The chairperson of the Walvis Bay Preschool and Kindergarten Association, Samson Hamukoto, has urged the parents of children in preschools to honour the agreements they entered into with preschool and day-care centres.
Hamukoto says preschools and day-care centre teachers have been left with no or only a small percentage of their salaries in December, as parents either switch off their phones or ignore calls in December.
“All parents are given contracts when they enrol their children. We are not government centres, and teachers must get their salaries every month.
“The contracts are thoroughly explained to parents before they sign them. They agree and sign contracts, but they change their minds in December.
“Some complain that there is no school in December, yet they do not complain when teachers take care of their children during the year, even past the time they have to pick up their children.
“Some teachers even take care of the children during weekends or when they are sick,” he says.
Hamukoto says parents also have the habit of only returning their children to schools in February to avoid January’s payment, as schools start midmonth.
The association urges all preschools to join it and unite in reporting parents who withdraw their children from centres.
“We have a WhatsApp group where we discuss many issues concerning preschools. Those who do not know about the group can visit the Learn in Peace centre at Kuisebmond to complete membership forms.
“We are planning to properly register the group, but need to know the exact number of preschools that want to join. We are planning to have meetings with parents at Walvis Bay, during which we will explain rules and contracts.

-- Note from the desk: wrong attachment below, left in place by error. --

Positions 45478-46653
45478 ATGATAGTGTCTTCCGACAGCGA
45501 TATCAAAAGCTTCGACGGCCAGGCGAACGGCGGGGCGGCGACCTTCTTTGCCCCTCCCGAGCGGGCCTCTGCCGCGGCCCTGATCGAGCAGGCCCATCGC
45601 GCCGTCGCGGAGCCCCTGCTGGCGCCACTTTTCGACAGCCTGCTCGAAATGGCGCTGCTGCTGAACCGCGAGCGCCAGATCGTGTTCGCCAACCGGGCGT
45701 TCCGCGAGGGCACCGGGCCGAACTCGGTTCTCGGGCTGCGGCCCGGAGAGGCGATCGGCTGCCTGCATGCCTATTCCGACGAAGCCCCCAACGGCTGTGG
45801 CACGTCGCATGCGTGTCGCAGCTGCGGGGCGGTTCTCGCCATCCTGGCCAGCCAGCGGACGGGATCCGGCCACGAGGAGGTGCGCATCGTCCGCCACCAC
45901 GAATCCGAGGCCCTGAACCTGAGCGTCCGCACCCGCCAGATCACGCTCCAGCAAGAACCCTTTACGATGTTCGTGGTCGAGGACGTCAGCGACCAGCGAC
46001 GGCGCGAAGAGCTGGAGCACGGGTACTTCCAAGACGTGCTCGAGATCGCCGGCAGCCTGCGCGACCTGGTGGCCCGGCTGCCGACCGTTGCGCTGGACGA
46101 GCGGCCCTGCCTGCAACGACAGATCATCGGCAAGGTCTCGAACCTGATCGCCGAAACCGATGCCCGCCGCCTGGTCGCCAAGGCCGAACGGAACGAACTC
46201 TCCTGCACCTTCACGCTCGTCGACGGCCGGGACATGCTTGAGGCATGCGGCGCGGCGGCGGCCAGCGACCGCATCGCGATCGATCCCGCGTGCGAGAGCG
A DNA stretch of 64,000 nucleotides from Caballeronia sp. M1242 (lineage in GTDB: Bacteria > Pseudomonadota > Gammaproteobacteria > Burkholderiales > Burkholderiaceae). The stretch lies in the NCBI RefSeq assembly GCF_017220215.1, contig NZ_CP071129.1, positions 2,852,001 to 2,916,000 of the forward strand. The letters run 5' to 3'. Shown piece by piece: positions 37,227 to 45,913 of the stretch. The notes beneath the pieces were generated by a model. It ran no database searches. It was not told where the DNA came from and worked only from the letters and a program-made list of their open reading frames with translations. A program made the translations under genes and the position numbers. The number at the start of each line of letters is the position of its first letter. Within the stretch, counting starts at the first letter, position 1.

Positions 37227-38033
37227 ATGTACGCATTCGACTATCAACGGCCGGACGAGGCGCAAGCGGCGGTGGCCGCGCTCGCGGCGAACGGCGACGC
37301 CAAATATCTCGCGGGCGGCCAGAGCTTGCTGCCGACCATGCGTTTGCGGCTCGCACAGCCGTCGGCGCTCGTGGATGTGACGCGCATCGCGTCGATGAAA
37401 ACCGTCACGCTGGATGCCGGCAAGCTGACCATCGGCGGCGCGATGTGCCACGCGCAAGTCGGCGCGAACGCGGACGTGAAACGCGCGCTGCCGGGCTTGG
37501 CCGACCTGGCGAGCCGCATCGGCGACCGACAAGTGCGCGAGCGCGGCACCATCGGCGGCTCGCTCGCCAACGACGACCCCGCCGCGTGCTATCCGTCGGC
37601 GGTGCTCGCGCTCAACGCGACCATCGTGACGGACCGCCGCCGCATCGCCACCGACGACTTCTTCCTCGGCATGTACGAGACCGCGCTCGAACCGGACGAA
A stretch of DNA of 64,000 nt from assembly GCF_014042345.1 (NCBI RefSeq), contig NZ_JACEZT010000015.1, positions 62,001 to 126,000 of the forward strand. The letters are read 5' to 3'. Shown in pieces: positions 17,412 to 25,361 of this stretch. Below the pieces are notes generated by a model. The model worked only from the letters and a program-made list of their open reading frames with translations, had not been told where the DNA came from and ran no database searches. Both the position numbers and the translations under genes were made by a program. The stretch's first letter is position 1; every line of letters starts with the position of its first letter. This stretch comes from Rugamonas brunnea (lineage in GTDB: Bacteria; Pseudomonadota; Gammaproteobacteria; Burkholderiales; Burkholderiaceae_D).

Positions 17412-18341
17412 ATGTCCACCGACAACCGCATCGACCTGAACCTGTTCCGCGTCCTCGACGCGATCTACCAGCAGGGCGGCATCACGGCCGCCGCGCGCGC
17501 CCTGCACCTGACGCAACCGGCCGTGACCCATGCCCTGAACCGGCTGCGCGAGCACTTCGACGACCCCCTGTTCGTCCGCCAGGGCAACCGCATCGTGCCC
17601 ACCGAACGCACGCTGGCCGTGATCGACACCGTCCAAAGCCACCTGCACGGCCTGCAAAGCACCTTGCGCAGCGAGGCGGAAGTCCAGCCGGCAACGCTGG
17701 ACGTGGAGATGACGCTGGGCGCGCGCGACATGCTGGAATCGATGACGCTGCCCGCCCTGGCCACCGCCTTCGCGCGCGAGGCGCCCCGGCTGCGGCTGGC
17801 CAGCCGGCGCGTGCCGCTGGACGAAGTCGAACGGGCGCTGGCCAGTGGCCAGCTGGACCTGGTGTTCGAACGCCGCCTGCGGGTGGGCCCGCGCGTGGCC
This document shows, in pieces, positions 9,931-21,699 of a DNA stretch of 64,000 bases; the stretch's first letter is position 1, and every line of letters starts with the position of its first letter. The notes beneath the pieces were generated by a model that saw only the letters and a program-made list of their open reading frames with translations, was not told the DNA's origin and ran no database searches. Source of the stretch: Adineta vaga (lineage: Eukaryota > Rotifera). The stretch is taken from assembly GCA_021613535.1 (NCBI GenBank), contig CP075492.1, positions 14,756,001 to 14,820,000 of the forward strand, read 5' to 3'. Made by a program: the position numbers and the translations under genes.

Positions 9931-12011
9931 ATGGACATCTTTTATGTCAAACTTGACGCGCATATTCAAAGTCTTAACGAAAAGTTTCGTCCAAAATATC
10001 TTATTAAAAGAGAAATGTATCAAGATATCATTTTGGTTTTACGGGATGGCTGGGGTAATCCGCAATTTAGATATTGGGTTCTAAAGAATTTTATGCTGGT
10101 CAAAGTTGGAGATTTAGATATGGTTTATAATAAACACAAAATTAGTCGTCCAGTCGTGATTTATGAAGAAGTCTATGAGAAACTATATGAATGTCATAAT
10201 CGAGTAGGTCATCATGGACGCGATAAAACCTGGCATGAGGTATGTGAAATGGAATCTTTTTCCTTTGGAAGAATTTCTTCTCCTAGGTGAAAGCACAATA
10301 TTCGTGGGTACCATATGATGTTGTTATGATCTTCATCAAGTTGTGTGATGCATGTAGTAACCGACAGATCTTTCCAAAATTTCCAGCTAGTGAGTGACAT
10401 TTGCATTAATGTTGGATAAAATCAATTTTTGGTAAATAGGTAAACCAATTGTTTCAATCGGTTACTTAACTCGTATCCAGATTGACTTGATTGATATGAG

“We need to work together for the benefit of the children and the centres,” Hamukoto says.
He says the amounts owed to the centres are shocking.
Some teachers and centre owners say they also have bills to pay, especially in December and January.
“I felt bad in December. I saw parents on social media enjoying themselves, while I was starving. I even struggled to send my child off to school on Monday, because she needed a school uniform and stationery.
“Yet I am the one making sacrifices for other people’s children during the year,” teacher Lugambo Simon says.
Teacher Paul Johannes says: “We also have a life to live. I have accounts to pay. My children also wanted to travel like other children.
“It is sad to walk into the shops and see parents with big baskets, while I have to count my dollars trying to buy bread.”
The owner of the Learn in Peace centre at Kuisebmond, Jucresia Hoëses, says it is unfair for parents to not pay their fees, as centres also have operational expenses.
“It happens every year, despite us begging parents to honour their responsibilities. They need to understand that some people rent these premises.
“Teachers also have families they need to take care of. How do you just ignore the contract and sit comfortably, knowing that others are suffering?” she asks.
Teachers also complain that parents distinguish between centres in town and those at Kuisebmond and Narraville, noting that the centres in town are not overlooked for payment as much.
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